By Muyiwa Adetiba
I woke up late morning to a darkened room and looked out to see heavy clouds. I had started my morning devotion when the elements opened up. Thankfully not in torrents but in drizzles. It was one of those days you wished you could stay in bed and curl up with a good book. But it was a day I needed to venture out and rain would be a dampener.
My outing was in the early afternoon and I had hoped the rain would have cleared by then. It didn’t. It went on in fits and starts instead. By the time I got ready for my mid-day service, the sleets had become heavy; heavy enough for me to require an umbrella and a car for what should have been a seven minute walk. Even then, my shoe and parts of my trousers got wet between the church entrance and car park. It was in this kind of foul weather that a man approached me after Mass. I had just scampered into the car and was folding the umbrella. I could have ignored him and sped off.
But I reminded myself that I was just coming out of church and my conscience would have needed appeasement if I had done that. I wound down. He wore a light raincoat which covered his head and the knapsack on his back. He was, from his intonation, not a Nigerian. He started a long story about how the Liberian war brought him to Ghana and then Nigeria. But I felt uncomfortable seeing him in the rain. Besides, my window was open and rain was beginning to soak my shirt. So asked him to get to the point. He said he was hungry but what he needed was not money to buy food. He needed money to get to the refugee camp in Sagamu. I asked him to see me same time the following day to present his case.
I am not that naïve not to know it could be a scam. I still remember the story of an elderly man who approached me near LASU Teaching Hospital in Ikeja with a heart rending story of a child that needed to buy a few life-saving drugs. I emptied my pocket expecting a grateful old man to dash straight for the hospital gates. This old man didn’t. That puzzled me, so I kept watching him from the rear mirror. When he felt I was out of sight, he simply crossed to the other side to continue his trade. I felt cheated. This ‘Liberian’ could be another smooth operator. But suppose he wasn’t. There is this one in ten or even 20 chance that he could be genuine. Could my conscience live with it? Besides, what he was asking for could barely cover lunch.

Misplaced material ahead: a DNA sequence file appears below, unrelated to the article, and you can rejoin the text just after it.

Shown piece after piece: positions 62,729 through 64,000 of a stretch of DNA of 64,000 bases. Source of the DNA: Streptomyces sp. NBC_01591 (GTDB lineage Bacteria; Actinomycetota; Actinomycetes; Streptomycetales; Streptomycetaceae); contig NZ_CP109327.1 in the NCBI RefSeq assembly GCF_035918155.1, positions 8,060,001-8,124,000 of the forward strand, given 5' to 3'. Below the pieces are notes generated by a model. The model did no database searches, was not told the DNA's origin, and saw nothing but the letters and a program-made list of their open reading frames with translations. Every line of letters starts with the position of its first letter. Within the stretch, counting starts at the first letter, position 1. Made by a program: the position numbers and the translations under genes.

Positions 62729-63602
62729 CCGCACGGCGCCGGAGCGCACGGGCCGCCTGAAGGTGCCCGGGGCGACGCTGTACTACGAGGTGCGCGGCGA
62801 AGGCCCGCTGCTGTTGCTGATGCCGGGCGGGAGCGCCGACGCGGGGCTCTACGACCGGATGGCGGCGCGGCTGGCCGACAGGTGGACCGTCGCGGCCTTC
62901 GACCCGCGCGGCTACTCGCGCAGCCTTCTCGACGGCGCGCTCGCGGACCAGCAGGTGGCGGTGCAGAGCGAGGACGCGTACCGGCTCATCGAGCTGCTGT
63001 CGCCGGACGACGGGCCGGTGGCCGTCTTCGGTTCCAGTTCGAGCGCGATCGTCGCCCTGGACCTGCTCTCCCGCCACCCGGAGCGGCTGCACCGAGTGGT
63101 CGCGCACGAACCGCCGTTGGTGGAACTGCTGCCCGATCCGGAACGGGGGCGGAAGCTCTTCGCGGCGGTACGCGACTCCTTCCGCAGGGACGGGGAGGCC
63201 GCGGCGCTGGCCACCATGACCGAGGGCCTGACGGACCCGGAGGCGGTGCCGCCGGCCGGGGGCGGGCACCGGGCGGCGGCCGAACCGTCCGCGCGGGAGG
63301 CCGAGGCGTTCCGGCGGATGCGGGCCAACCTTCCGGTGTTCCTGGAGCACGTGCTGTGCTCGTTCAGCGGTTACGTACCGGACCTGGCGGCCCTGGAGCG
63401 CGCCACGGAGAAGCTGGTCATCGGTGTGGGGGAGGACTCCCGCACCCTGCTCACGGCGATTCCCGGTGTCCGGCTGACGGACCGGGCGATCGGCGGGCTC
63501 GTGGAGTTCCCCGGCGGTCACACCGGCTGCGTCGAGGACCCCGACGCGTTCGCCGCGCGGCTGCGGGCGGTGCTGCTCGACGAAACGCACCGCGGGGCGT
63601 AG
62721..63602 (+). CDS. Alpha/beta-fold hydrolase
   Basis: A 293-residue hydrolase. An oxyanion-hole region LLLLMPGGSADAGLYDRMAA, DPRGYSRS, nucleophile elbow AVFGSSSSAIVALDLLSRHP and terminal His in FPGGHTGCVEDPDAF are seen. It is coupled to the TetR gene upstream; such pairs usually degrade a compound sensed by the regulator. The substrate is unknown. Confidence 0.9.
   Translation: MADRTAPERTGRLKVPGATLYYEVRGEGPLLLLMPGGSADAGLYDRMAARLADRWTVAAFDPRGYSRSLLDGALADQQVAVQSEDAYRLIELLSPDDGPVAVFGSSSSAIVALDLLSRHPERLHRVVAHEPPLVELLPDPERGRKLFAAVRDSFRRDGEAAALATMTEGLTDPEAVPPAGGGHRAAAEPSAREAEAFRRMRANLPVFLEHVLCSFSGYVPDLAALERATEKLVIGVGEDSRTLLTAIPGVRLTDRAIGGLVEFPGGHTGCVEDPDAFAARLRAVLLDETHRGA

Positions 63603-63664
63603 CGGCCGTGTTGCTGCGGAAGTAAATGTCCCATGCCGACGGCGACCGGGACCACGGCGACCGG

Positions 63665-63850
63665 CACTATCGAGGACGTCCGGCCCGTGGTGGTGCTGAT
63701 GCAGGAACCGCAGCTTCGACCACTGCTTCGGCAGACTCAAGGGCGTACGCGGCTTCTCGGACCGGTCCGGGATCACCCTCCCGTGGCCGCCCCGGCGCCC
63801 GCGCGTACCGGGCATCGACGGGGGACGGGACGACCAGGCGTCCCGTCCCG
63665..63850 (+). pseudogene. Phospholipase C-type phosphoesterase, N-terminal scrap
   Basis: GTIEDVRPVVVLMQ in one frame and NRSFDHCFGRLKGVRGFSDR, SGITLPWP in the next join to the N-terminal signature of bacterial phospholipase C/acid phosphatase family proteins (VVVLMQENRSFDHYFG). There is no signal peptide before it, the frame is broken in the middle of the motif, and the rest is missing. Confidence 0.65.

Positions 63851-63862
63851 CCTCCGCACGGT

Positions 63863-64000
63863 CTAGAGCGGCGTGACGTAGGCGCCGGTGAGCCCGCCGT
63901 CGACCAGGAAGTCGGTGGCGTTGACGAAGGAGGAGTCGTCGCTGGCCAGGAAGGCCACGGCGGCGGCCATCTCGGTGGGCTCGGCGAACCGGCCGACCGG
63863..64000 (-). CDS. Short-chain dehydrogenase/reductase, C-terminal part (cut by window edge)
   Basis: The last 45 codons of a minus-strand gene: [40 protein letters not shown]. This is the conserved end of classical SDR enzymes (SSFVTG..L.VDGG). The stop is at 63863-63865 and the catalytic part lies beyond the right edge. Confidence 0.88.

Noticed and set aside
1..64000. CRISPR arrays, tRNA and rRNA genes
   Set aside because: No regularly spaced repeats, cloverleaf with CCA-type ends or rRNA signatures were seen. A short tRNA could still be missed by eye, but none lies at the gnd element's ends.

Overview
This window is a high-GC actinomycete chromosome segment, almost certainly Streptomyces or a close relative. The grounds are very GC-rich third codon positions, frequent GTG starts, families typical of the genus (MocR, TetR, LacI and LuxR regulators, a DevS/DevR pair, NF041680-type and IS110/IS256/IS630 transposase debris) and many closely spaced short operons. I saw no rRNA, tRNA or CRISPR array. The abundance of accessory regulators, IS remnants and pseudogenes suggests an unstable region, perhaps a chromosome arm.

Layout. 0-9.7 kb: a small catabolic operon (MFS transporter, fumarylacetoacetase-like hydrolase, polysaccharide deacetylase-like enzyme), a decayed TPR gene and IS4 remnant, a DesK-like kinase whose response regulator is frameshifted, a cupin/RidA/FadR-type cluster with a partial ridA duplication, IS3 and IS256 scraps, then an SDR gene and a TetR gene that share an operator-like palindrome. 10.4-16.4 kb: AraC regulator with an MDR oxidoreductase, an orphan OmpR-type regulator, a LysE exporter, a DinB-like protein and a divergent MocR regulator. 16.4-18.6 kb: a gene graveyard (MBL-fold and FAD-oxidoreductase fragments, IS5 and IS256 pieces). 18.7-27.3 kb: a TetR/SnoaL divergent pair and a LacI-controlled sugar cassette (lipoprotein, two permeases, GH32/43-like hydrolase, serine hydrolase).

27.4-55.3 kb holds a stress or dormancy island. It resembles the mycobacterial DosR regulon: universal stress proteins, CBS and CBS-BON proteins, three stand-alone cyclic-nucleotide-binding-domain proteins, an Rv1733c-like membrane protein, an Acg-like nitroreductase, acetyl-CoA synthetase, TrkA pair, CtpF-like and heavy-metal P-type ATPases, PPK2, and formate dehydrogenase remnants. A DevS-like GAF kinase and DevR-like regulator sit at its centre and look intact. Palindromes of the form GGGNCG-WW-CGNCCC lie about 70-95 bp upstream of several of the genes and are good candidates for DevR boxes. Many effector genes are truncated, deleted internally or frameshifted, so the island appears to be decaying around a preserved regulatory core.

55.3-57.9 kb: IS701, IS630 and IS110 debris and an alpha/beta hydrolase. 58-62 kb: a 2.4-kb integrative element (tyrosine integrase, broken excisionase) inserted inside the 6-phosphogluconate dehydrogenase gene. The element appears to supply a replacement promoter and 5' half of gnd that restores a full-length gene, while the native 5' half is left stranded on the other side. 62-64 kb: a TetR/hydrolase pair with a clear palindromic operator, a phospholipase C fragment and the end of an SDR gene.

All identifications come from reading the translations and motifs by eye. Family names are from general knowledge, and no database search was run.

My day was to be spent with friends at a golf club. It was a day I was looking forward to and which I hoped the rain would not dampen. We would fete ourselves on ‘amala’ and wash down with choice liquor, often wine. Invariably, someone on another table would send a complimentary bottle to us in a spirit of fellowship.
The gesture would sometimes be reciprocated by us. We would also fete ourselves on politics and current social events. I look forward to it because it is not a regular occurrence. It happens whenever a friend who lives in the US comes to town and rallies the group. It was on one of those dates that we decided to task ourselves to intervene in basic medical needs of the indigent once a year. We gave ourselves a levy that must be completed by the end of the year and then we would visit any hospital to pay medical bills or help with surgeries.